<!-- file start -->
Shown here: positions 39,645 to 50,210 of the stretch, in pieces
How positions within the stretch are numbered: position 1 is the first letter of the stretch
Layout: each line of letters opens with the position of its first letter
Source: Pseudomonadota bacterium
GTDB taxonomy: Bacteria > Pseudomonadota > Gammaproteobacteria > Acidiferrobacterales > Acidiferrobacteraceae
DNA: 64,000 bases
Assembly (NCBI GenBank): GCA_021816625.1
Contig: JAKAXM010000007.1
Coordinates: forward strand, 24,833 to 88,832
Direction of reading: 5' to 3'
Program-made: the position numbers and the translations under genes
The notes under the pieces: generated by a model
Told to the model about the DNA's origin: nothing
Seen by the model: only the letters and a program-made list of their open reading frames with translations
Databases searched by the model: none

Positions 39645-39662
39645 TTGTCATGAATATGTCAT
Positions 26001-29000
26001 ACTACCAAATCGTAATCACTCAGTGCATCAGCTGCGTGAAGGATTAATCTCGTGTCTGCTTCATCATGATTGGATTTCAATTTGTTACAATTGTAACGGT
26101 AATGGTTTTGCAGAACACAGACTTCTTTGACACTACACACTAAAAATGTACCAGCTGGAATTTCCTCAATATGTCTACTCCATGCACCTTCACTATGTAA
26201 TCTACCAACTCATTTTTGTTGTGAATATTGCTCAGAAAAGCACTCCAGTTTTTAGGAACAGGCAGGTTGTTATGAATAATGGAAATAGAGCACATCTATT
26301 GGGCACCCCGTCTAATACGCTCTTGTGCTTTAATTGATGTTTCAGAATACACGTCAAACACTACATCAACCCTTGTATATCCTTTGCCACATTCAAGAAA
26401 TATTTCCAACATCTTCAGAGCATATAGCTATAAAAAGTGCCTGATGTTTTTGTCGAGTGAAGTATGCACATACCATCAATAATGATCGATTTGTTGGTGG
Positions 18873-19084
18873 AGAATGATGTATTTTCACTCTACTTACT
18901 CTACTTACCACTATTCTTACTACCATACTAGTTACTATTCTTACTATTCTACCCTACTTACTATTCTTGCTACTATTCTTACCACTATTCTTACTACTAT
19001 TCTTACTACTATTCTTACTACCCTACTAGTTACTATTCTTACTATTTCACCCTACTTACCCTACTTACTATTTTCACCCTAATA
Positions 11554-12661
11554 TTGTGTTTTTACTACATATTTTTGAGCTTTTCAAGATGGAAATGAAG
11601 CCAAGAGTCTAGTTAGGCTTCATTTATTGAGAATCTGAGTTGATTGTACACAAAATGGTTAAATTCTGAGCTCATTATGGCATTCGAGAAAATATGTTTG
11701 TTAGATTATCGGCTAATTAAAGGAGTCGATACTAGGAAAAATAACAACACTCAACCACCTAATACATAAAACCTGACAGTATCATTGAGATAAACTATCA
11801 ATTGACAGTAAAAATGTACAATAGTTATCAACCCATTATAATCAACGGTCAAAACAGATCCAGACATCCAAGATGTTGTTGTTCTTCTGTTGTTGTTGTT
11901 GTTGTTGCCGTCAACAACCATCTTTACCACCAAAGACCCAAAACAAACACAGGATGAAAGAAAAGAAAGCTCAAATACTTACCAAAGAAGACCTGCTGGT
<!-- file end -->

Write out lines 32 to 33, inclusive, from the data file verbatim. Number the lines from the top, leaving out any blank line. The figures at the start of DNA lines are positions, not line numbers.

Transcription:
11801 ATTGACAGTAAAAATGTACAATAGTTATCAACCCATTATAATCAACGGTCAAAACAGATCCAGACATCCAAGATGTTGTTGTTCTTCTGTTGTTGTTGTT
11901 GTTGTTGCCGTCAACAACCATCTTTACCACCAAAGACCCAAAACAAACACAGGATGAAAGAAAAGAAAGCTCAAATACTTACCAAAGAAGACCTGCTGGT